Stocking A Wine Cellar

It is most important to round out your cellar, and in the interest of diversification choose wines from as many different regions as you have space in your cellar.
I have known wine enthusiasts who have chosen to stock only their favorite first growth Bordeaux Grand Cru vintages. When they had a request from one of their guests for a white wine they had to call up their wine merchant to have them delivered, this is absurd. Select good wines for every occasion for near term drinking. For long-term laying down buy the Great Crus at the best prices you can find, if possible buy futures.
Try to find wines for the right purpose at the right price and use a good wine-merchant to guide you in your search.
Keep in mind what dishes you intend to pair the wines with, while making your choices. Serve the lesser of the wines first if more than one wine is to be served; keep a little wine in your glass to compare with the following wine, and so on, until the best bottle arrives with the main or cheese course. I have made mention of a few wines below but these are just casual suggestions and they should vary widely depending on your location and preferences.


Champagne (Champagne, France); Sparkling Wine (California); Prosecco (Italy)


White Wine for Everyday
Muscadet or Gros Plant from the Loire Valley; Mâcon blanc, Bourgogne Aligoté from Burgundy; Sylvaner or Riesling from Alsace; dry Graves or Entre-Deux-Mers from Bordeaux; Pinot Grigio, Frascati, Orvieto (Italy); Santa Rita Sauvignon Blanc (Chile); Cloudy Bay, Overstone, Sauvignon Blanc (New Zealand)

Rosé Wine for Everyday
Clairet (France)

Red Wine for Everyday
Chinon, Côte du Rhône (France); young Sangiovese (Italy)


White Picnic Wine: Muscadet (Loire); Bourgogne Aligoté (Burgundy); Verdicchio (Italy)

Rosé Picnic Wine: Provençal, (Provence); Sancerre rosé (Loire).

Red Picnic Wine: Beaujolais-Villages (Beaujolais); Chinon, Bourgueil (Loire); Chianti Classico (Tuscany); Dôle (Switzerland).


White Wines for Leisurely Dining: Chablis Premier Cru (Chablis); Pouilly Fumé (Loire); Gewürtztraminer (Alsace); Simi Reserve Chardonnay, Acacia Chardonnay, Au Bon Climat Chardonnay Reserve (California); Fendant (Switzerland)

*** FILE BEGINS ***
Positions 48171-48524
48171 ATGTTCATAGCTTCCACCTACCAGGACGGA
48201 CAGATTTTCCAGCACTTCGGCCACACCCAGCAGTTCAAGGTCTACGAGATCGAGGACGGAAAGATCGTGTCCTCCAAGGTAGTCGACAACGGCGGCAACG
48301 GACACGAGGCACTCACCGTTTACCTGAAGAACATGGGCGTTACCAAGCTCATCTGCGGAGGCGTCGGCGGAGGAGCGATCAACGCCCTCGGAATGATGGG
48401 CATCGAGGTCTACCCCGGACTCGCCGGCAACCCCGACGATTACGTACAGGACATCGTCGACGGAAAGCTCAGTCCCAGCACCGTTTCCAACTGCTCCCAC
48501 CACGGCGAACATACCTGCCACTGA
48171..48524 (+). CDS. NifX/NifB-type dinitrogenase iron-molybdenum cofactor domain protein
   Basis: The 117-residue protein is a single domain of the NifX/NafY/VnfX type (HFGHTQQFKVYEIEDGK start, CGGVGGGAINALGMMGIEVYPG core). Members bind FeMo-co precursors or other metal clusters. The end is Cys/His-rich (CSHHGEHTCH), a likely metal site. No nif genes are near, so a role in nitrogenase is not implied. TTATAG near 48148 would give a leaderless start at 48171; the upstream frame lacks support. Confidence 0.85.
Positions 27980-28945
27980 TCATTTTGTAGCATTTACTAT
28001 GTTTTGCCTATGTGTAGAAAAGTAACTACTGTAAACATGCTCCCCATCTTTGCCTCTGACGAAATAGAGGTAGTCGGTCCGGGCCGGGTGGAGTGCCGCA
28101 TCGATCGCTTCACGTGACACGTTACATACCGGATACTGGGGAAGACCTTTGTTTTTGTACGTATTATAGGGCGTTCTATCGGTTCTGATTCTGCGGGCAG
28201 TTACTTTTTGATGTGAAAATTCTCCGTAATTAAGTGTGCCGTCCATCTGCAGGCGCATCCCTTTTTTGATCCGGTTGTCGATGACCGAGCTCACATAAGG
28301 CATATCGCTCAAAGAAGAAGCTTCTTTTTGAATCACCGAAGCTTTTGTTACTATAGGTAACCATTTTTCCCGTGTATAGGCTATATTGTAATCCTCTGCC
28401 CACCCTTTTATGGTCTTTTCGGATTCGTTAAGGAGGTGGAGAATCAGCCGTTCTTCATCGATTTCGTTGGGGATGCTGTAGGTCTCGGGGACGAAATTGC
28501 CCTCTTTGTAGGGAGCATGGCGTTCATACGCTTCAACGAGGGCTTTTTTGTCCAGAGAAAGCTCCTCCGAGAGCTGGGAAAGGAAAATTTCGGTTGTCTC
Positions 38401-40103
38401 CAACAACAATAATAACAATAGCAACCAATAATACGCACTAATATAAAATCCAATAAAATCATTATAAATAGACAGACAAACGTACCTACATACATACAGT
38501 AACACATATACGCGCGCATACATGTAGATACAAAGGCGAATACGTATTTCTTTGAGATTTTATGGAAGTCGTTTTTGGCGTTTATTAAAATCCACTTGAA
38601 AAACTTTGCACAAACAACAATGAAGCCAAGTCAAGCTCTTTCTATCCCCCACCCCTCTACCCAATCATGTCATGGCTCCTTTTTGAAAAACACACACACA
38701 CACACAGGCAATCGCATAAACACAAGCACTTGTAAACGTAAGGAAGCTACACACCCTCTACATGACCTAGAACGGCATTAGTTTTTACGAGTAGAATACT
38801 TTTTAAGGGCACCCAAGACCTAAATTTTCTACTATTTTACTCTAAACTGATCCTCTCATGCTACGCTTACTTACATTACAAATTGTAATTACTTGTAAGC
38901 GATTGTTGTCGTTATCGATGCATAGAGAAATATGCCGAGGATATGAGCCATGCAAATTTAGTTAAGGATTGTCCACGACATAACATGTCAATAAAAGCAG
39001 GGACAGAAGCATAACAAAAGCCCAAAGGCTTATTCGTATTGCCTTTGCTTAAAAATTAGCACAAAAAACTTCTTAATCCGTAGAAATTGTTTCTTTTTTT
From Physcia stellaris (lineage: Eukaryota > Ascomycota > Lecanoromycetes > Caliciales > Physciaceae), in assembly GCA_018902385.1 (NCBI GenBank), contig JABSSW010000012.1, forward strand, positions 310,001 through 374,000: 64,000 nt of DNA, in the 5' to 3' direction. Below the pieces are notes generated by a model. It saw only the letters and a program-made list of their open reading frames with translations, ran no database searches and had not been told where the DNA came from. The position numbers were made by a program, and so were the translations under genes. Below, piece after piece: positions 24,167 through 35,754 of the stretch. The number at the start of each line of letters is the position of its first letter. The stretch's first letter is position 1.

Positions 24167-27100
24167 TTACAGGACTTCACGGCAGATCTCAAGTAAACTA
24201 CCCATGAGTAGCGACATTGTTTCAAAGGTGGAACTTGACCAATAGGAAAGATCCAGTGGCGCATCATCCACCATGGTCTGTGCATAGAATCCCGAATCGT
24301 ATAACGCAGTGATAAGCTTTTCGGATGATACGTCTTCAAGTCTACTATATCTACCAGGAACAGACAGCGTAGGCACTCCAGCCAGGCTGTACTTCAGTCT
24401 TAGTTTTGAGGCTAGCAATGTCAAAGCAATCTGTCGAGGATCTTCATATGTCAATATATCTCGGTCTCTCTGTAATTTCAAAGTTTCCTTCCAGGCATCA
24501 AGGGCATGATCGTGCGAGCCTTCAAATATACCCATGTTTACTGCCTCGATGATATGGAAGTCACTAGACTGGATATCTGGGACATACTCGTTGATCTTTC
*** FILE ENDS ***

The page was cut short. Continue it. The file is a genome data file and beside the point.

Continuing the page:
Rosé Wines for Leisurely Dining: Tavel (Rhône);

Red Wines for Leisurely Dining: Nuit St. George, Volnay, Pommard, Santenay (Burgundy); lesser class growths of Medoc, Graves and St Emilion (Bordeaux); Bandol (Provence); Cahors (South-West); Corbières (Roussillon); Jordan, Beaulieu Private Reserve, Bonny Doon Old Telegram, Saintsbury Pinot Noir, Diamond Creek Gravely Meadow (California)


White Wines: The Montrachets,  Corton-Charlemagne, Premier Cru Meursaults, Grand Cru Chablis, outstanding Alsace Rieslings, Chateau Grillet

Red Wines: Crus Classé of Mèdoc (Bordeaux); Outstanding Grand and Premier Crus from the Côte d’Or (Burgundy); Côte Rôtie, Hermitage (Rhône)

After Dinner Wines: Sauternes (Bordeaux); Beerenausleses, Trockenbeerenausleses (Germany)

Bordeaux Futures: For vintages that have had a good growing season and are rated favorably. Buy classed growths from the Médoc, Pomerol, St. Emilion, Graves.

Others: Buy Grand Crus and outstanding Premiers Crus from the Côte d’Or and Côte Chalonnaise (Mercurey, Givry, Rully and Mercurey) and stock some good red Rhône wines such as Côte Rôtie and Hermitage and the white Rhône wines Condrieu and Ch. Grillet.

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